With the user-friendly Linux distribution Ubuntu gaining popularity at an astounding rate, you may be considering making the move from Windows to Linux. If you are, then you will have wondered how you will work and play without the applications and games you use every day in Windows.
Windows applications can be run in Linux, just not natively. You have two main options: Emulation and Virtualization. Neither are as effective as dual-booting but I will explain them here and their drawbacks.
Emulation allows you to run Windows applications through a “translation layer” which tricks the applications into thinking they are running on Windows. Although great advances have been made by the WINE Project and commercial offshoot, Cedega, many applications are still unsupported. Support for certain applications may even vary depending on your hardware configuration.
Virtualization takes running Windows applications on Linux a step further and is capable of running an entire Windows (or any other) operating system straight from your Linux desktop. With the free application VirtualBox, you can create a “virtual machine” and install any version of Windows you wish onto it.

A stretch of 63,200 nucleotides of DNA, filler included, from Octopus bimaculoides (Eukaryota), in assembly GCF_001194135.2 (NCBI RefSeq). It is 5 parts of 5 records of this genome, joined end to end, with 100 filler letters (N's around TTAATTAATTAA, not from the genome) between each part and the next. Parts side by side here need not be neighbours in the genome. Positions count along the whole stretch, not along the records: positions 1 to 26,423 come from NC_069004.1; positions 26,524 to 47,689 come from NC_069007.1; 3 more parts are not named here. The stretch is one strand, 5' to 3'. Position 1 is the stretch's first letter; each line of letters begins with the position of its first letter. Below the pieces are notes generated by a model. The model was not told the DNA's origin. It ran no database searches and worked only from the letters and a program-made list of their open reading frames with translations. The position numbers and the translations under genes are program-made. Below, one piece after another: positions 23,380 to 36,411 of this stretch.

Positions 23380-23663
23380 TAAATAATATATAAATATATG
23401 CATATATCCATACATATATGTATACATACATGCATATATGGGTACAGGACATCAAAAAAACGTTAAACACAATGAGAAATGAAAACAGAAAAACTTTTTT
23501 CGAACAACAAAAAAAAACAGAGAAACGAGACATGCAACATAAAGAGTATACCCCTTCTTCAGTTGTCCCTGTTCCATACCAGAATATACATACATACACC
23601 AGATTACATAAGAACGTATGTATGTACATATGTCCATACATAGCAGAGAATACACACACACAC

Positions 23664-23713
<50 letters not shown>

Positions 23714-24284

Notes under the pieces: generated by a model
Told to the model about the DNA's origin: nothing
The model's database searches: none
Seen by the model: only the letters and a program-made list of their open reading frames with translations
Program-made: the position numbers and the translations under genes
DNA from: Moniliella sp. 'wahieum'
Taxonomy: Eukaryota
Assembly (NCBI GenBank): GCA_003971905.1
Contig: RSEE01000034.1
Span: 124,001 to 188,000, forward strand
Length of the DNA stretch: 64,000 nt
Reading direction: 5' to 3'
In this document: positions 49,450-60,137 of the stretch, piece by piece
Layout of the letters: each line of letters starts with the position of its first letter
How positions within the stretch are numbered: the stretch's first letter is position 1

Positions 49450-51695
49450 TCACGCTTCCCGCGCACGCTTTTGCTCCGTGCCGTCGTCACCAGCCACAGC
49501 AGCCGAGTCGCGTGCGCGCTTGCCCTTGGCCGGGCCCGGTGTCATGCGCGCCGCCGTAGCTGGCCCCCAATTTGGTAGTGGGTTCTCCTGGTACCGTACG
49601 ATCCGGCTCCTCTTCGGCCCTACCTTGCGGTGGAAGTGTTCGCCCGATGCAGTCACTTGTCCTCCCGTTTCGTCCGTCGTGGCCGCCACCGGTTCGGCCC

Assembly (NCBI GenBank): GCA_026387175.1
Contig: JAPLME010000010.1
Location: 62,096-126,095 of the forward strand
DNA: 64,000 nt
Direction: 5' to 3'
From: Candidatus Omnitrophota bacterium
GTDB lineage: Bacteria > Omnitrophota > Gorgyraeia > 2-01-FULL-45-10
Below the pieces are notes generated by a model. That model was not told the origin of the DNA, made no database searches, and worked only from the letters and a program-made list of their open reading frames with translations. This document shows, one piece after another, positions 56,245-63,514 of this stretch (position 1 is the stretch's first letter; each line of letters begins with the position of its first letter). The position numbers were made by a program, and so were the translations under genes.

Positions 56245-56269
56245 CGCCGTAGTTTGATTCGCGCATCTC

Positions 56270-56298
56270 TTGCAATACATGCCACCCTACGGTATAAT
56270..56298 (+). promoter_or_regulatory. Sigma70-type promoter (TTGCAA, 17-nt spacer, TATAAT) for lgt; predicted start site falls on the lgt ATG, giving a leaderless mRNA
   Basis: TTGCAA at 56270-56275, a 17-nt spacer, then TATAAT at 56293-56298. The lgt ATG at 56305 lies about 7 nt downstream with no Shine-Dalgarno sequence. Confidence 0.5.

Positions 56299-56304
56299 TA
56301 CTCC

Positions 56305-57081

A virtual machine is switched on and off exactly like a normal PC, except the entire operating system runs inside a window on your Linux desktop. You may then install any Windows applications you wish into the virtual machine and use them as you normally would.
Running applications natively in Windows, via a virtual machine, is far more reliable than running them through a translation layer, but virtualization has its drawbacks too.
When you run Windows in a virtual machine you are effectively running two operating systems, simultaneously, on one computer. This has obvious performance drawbacks. Although most office-type applications could be run this way, if your office insists on a particular piece of Windows-specific software, performance issues and lack of DirectX support severely hampers game applications.
The only way to successfully run all your Windows applications at their full capacity is to install Windows and Linux as dual-boot operating systems.
Dual-booting is the process of installing two operating systems side-by-side, to be run independently. By this method you will be presented with a menu listing your operating systems when you switch on your computer. this allows you to choose the OS most suitable for the tasks at hand, be it work or gaming.
I personally run Ubuntu 7.04 and Windows XP as a dual-boot system. I mostly use Ubuntu for day-to-day tasks and run Windows XP purely for gaming. This way, dual-booting grants me access to the best features of both operating systems and allows me to use my computer to its full potential.